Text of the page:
Covestro Makrolon Polycarbonate Sheets offering light weight and break resistance

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Makrolon Polycarbonate materials give you a balance of helpful features including temperature resistance, impact resistance and optical properties position polycarbonates in between commodity plastics and engineering plastic materials.
Polycarbonate is a very high quality material. Though it has higher impact-resistance, it’s got minimal scratch-resistance and thus a hard coating can be applied to polycarbonate eye protection lenses as well as polycarbonate exterior automotive equipment. The characteristics of polycarbonate tend to be comparable to those of polymethyl methacrylate (PMMA, acrylic), although polycarbonate is stronger, it is usable in a wider temperature range and is a bit more expensive. This plastic polymer is highly transparent to visible light and it has better light transmission characteristics than many kinds of glass.
Polycarbonate has a glass transition temperature near 150 °C (302 °F), in order that it softens gradually above this point and flows above about 300°C (572 °F). Tools need to be held at higher temperatures, generally above 80 °C (176 °F) to make strain- and reduced stress products.
Unlike most thermoplastics, polycarbonate can undergo large shape changes without cracking. For that reason, it may be processed and formed   at room temperature using standard sheet metal techniques, such as forming bends with a brake. Even for sharp angle bends having a tight radius, no heating is usually necessary. This makes it attractive prototyping applications where transparent or electrically non-conductive parts are necessary, which can not be crafted from sheet metal. Keep in mind that PMMA/Plexiglas, which happens to be similar in looks to polycarbonate, but is brittle and can’t be bent without heating.

The light weight of polycarbonate, unlike glass, has led to continuing development of electronic view screens that replace glass materials with polycarbonate, for use in mobile and portable devices. Such displays include newer e-ink and some LCD screens, though CRT, plasma screen and other LCD technologies which still do require glass for its higher melting temperature and its ability to be etched in finer detail.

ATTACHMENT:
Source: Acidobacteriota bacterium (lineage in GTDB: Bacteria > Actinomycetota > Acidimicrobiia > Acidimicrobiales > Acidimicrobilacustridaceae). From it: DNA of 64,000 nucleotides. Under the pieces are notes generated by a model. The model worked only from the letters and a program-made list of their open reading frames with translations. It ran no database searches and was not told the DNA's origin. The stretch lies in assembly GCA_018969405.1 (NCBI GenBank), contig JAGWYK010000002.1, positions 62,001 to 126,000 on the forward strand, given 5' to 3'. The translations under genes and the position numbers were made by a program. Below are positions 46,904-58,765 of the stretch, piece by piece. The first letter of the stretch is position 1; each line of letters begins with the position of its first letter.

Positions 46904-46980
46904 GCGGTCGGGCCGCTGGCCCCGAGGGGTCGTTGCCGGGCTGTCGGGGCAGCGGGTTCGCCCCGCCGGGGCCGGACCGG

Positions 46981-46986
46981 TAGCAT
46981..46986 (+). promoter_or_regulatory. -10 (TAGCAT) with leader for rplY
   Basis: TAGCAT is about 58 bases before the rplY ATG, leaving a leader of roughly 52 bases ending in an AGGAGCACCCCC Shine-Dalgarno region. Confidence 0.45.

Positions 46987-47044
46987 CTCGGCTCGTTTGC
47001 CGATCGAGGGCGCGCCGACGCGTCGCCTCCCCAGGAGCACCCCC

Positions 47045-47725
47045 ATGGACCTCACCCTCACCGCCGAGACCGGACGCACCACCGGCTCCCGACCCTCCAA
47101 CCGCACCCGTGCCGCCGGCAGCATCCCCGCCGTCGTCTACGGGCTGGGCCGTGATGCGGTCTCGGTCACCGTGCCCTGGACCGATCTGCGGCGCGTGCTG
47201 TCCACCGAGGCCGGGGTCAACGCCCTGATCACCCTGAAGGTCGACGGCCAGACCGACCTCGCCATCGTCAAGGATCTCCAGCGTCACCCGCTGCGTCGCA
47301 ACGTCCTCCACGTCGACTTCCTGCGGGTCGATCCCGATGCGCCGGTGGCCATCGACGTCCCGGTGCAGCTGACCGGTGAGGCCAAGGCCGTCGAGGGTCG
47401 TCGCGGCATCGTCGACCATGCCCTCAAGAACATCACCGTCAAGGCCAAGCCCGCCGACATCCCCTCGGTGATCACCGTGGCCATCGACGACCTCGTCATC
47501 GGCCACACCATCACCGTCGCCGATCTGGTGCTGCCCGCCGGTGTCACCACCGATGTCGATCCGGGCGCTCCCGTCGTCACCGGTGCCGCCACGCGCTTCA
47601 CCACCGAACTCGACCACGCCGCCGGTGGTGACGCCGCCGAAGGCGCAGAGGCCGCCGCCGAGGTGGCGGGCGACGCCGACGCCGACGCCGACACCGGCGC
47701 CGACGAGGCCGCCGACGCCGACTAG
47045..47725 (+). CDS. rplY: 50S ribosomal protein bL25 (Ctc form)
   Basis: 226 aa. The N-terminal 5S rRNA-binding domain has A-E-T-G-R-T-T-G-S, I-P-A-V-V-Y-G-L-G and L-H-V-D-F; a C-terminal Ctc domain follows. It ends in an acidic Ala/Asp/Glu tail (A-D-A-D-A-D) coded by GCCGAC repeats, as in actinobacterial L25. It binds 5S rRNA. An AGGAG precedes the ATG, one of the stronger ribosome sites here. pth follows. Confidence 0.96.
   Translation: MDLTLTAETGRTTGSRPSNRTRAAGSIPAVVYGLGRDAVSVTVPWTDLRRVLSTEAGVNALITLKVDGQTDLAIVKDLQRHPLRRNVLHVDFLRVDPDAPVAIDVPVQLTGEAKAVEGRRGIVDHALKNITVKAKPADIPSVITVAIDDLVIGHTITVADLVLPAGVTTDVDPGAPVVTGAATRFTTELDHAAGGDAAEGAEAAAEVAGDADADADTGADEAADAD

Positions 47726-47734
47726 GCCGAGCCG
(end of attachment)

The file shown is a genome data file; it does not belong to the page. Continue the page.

Other kinds of items produced from Polycarbonate include durable, lightweight luggage, MP3/digital audio player cases, computer cases, police riot shields, instrument panels, and blender jars. Many toys and hobby goods are constructed from polycarbonate parts, e.g. fins, gyro mounts, and flybar locks for use with radio-controlled helicopters.
For use in applications exposed to weathering or UV-radiation, a special surface treatment maybe needed. This either can be a coating (e.g. for improved abrasion resistance), or perhaps the coextrusion for enhanced weathering resistance.
The Makrolon Polycarbonate is a thermoplastic that begins as a solid plastic material in the form of small pellets. In a manufacturing process called injection molding, these small pellets are heated until they melt and become a very thick liquid. This liquid polycarbonate is then rapidly injected into a mold, compressed under high pressure and cooled to create a finished product in a matter of minutes.

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